The Terrifying Story of Hitler’s Stolen Children

By Unknown - Józef Fajkowski: Wieś w ogniu. Eksterminacja wsi polskiej w okresie okupacji hitlerowskiej. Warszawa: Ludowa Spółdzielnia Wydawnicza, 1972, Public Domain,
November 24, 2018 Topic: Security Region: Europe Blog Brand: The Buzz Tags: LebensbornPolandKidnappingNazi GermanyWorld War II

The Terrifying Story of Hitler’s Stolen Children

The Nazi regime kidnapped hundreds of Polish children to raise them as sons and daughters of the Third Reich.


A Nazi document from the German city of Wurzburg referred to this process: “Polish woman NN (no name), born on … is expecting a baby (… month of pregnancy), whose father is Pole NN…. The mother’s request for an abortion was rejected, since there is a likelihood of racially good offspring. The NSV is kindly asked to take charge of the baby following its birth.”

It is estimated that Lebensborn homes took care of over 90,000 children of whom the majority were “racially valuable” and had been born to foreign workers in Germany.

Operation for the Revindication of Children

Malgorzata Twardecki was one of the lucky parents. She was reunited with her stolen child —albeit 10 years after he was taken. Many Polish parents never saw their children again.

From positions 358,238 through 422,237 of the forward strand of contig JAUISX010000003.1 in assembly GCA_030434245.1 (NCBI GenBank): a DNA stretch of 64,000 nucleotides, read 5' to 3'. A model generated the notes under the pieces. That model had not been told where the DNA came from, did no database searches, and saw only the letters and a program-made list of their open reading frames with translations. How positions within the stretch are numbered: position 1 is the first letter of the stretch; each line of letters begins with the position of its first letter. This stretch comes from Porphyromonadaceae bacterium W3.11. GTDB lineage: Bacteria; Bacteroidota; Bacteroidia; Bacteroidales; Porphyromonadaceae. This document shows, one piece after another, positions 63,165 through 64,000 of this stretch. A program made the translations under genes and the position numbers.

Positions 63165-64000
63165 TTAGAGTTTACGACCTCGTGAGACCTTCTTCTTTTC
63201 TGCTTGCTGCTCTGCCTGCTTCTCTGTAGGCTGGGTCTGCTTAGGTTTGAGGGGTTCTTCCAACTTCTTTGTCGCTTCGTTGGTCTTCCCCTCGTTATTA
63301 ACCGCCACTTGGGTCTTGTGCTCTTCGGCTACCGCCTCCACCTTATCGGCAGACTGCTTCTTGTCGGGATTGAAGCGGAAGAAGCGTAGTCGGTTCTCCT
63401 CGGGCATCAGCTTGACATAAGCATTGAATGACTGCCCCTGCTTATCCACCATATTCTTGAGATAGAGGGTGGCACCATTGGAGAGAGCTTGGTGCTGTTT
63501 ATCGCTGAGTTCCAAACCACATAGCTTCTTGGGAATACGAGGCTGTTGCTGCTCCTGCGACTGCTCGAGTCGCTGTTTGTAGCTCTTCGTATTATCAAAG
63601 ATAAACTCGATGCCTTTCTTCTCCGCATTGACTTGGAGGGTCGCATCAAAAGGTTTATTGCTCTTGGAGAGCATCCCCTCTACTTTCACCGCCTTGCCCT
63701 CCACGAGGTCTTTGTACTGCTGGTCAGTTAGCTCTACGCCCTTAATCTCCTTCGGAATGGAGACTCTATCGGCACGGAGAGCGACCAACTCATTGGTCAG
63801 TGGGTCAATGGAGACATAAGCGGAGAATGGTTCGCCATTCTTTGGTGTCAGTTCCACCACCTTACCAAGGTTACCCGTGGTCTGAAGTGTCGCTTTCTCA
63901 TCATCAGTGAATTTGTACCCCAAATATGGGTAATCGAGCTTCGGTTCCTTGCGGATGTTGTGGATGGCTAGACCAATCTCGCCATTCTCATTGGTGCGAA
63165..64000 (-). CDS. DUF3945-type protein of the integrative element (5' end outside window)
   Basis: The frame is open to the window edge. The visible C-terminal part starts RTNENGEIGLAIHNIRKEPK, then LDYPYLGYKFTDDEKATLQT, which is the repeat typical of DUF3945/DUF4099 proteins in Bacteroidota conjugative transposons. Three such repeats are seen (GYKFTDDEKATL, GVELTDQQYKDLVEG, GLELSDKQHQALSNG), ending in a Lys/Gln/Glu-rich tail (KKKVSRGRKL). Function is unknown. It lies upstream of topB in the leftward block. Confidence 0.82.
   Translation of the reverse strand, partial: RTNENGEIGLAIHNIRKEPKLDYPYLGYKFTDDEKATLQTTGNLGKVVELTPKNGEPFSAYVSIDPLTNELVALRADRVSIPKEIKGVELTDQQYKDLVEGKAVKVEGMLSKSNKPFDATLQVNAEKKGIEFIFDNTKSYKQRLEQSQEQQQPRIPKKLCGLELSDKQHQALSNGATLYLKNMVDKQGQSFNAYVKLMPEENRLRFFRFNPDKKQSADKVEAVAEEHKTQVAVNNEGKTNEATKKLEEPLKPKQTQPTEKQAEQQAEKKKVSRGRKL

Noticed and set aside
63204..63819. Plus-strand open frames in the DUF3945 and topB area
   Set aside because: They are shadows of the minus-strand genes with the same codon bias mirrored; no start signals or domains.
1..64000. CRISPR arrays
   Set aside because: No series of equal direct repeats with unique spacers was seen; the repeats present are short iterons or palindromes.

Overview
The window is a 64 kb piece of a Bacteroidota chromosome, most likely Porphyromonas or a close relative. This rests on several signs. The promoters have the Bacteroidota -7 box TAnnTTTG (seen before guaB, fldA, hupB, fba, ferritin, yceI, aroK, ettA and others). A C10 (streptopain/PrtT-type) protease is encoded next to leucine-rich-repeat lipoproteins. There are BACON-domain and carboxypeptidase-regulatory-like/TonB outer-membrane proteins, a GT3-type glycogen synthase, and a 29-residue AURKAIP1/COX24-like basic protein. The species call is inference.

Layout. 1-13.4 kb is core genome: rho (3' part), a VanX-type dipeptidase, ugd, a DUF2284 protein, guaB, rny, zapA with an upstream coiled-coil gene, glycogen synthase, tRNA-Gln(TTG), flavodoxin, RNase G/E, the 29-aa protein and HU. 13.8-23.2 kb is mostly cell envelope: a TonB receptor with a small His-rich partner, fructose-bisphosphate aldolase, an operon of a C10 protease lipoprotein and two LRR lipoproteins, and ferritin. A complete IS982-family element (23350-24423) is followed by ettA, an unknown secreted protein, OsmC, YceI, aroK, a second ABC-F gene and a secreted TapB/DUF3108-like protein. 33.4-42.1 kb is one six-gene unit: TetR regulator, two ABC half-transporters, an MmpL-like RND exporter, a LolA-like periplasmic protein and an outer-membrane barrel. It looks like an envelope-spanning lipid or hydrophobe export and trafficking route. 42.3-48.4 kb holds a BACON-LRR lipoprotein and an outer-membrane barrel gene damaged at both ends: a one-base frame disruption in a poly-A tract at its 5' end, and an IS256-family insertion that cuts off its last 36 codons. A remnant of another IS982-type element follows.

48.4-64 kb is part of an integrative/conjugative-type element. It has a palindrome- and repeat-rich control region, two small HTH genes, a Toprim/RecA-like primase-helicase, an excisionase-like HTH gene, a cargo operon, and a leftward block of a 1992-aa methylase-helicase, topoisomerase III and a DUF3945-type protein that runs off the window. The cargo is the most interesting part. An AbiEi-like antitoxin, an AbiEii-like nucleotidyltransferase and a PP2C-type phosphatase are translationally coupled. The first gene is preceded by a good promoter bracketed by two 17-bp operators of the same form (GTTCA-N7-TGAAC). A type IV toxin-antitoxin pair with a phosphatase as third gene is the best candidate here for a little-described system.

After the war, the Polish government created the Operation for the Revindication of Children headed by Dr. Roman Hrabar. Its mission was to reunite stolen children with their rightful parents, a formidable task. Researchers had to first determine what the children’s names had been changed to and then where they were living in the West. Once found, many German parents refused to believe that their “children” were Polish and refused to give them up to the authorities. The task was made doubly hard when children did not speak Polish anymore and had no memory of their original life or family.

Lastly, the Polish Mission could expect little help from British and American authorities to send children behind the Iron Curtain during the Cold War. By the end of 1950, the Polish government had only been able to repatriate 3,404 children back to Poland. It is estimated that only 40,000, or 20 percent, of the estimated 200,000 children who were stolen from Poland by the Nazis were ever reunited with their families. Thousands of others and their descendants still live in Germany today unaware of their true identity and heritage.

As Dr. Hrabar wrote, Adolf Hitler’s theft of Polish children is one of the “blackest page[s] in the annals of humanity.”

Brent Douglas Dyck is a Canadian historian and teacher. His articles have appeared in the British journal, The Historian.

Originally Published in 2018.

This article by Brent Douglas Dyck originally appeared on the Warfare History Network.

Image: Wikimedia Commons